I was pretty tired in this photo. If you have a chirpier one of me, please let me know!
Kapow’s something of a special convention for us. The con’s first outing last April was also the first time that Moon saw action at a major convention and Kapow 2011 remains one of my highlights from last year. In the end Kapow 2012 turned out to be something of a mixed bag, not awful by any stretch but certainly a very different to last year.
It was pretty hard to get a sense of the overall vibe of the con as we were kinda tucked away in the new Artist’s Alley on the upper level but on the whole the atmosphere definitely seemed somewhat muted compared to 2011. That’s not to say that people weren’t enjoying themselves but the electricity which permeated the air last time was lacking and the audience numbers certainly looked to be down (though this is pure speculation).
Ultimately I think you have to put this down to the decision to postpone the convention until May in order to allow Marvel Comics to attend (they were a little busy in April with a certain movie). This move placed Kapow exactly a week before one of London’s other Goliath cons, MCM and just 2 weeks after the Bristol expo. To be fair, all three cons have slightly different audiences but cramming them all into one month was always going to force fans to pick one or two and both Bristol and Kapow appear to have been hit by this (though, let me again stress that this observation isn’t based on concrete attendance figures).
The Kapow Floor begins to fill up.
One thing that wasn’t lacking was the work that the guests and exhibitors themselves put into the event. Of the few events I got to see the Lucha Britannia‘s wrestling shows remain the highlight for me. Wrestling shows at comic cons have become a pretty common sight but the Lucha Britannia guys put on by far the best show I’ve seen in this country and I heartily recommend that you catch one of their shows if you get the chance. Jonathan Ross also continued to carve out a reputation as the ultimate convention guest, at one point even diving into the ring to help the good guy wrestlers win the day.
Reactions to the new Artist’s Alley seemed to be kinda mixed too. Some people enjoyed the quieter atmosphere as it allowed them to talk to fans without clogging up the isle and certainly for the fans who found their way up there it offered a lot of opportunities to spend time meeting creators. Of course the down side is that not all the fans found all their way up there and because the layout didn’t funnel people directly past tables, it was tough for exhibitors to strike up conversations and ultimately sell books.
In all honesty, use of the upper levels of the business design centre was inevitable given how crowded the main floor got during the day. I take some issue with the price that was charged for the tables in the Alley, given that they were always going to be inferior to the main floor in terms of sales. Other cons justify the existence of these less desirable plots by renting them to small press publishers and creators for a reduced rate. It’s a deal that works for everyone as you essentially get what you pay for. Kapow’s stance has always been that they don’t do small press and everyone pays the same for a table. This was fine last year, we paid a premium sum but we got a premium table in a premium location. This year however I can’t help but feel that we paid way over the odds for a less desirable location. Die hard critics will leap on this as “another example of Kapow stiffing small press” but I’m not sure I see it in quite such extreme terms. The Artist’s Alley was a new venture and it takes a year or so to work the bugs out of things like that. Jumping to conspiracy theories serves nobody and it’s far better to offer organisers constructive feedback than jump down their throats. So here’s the feedback, Kapow: The Artist’s Alley works, it’s a good addition but it’s too expensive and you need to make it clearer during the booking process that it’s located on the upper level…oh and if you could book even more luchas, that’d be great too.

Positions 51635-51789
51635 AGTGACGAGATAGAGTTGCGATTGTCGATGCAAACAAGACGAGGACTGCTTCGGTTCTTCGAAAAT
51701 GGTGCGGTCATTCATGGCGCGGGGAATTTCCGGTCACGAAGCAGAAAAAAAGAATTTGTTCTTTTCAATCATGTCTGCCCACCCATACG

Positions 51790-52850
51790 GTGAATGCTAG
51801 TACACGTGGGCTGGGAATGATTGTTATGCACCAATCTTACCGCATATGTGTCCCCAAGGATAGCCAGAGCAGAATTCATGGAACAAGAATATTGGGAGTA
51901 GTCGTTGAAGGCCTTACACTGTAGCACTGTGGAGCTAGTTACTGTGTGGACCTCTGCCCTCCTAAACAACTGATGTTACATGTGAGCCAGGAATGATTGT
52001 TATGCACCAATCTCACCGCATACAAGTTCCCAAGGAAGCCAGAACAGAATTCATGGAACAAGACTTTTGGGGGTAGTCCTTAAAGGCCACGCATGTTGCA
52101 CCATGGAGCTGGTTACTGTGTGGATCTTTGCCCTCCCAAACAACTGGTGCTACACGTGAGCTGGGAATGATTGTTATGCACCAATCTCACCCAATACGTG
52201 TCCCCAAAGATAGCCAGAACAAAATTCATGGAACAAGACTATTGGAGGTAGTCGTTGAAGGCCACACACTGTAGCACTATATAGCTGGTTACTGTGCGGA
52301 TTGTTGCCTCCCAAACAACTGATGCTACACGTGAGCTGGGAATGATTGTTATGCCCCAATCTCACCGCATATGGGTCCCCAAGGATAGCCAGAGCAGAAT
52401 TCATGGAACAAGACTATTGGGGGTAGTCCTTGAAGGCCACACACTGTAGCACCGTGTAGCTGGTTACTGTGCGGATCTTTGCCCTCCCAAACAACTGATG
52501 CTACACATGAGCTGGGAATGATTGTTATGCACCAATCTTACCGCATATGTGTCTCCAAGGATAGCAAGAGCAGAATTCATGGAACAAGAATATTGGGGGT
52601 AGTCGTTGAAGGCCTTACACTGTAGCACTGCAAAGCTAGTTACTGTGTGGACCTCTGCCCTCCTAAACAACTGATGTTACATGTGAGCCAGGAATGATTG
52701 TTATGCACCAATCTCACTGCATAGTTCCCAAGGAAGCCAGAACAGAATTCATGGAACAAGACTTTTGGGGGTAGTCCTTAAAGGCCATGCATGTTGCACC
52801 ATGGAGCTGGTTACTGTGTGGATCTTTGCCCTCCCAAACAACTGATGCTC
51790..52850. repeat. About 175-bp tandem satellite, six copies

While we’re on the subject of feedback, I want to offer one additional thought. Kapow, your wristbands suck. They look like creepy, escaped hospital patient bracelets and they are scratchy as hell (my poor wife has the scars to prove it and that’s just from rolling onto my arm in her sleep during Saturday night). Give exhibitors lanyards. Lanyards are cool, you can take them off at night and they sound like the name of a family from Game of Thrones. There’s no reason not to use them.
On the whole, the weekend was a lot of fun for us. Despite the disappointment of our table, we sold reasonably well, met a lot of incredible Moon fans (seriously, you guys are incredible) and had a lot of fun. I want to send out some congratulations to Band of Butchers artist Rob Carey who not only successfully launched his Lightning Strike project but (justifiably) had big name editors drooling over his artwork. Never get tired of seeing people I know get recognition they deserve. Also want to give some thanks to Stuart Gould from UKComics for coming through again with some amazing print work for us. If you make comics and you don’t use Stu for your printing then you’re possibly mad.
Kapow closes down for the night.
I now have four days to “relax” by doing my day job, meeting with my film writing partner Jim Eaton to work on our next big project and finalising the new Unseen Shadows comic I’m doing and then it’s off to MCM for three more days of madness. I’ll be live tweeting the Eagle awards from @danthompson2099 on Friday and given how much free beer they gave me last time, this should be something that’s worth tuning in for.
Well done, Kapow for pulling off the difficult second album. There were some logistical issues but every fan I spoke to had a cracking time. Here’s to another year of a very unique convention.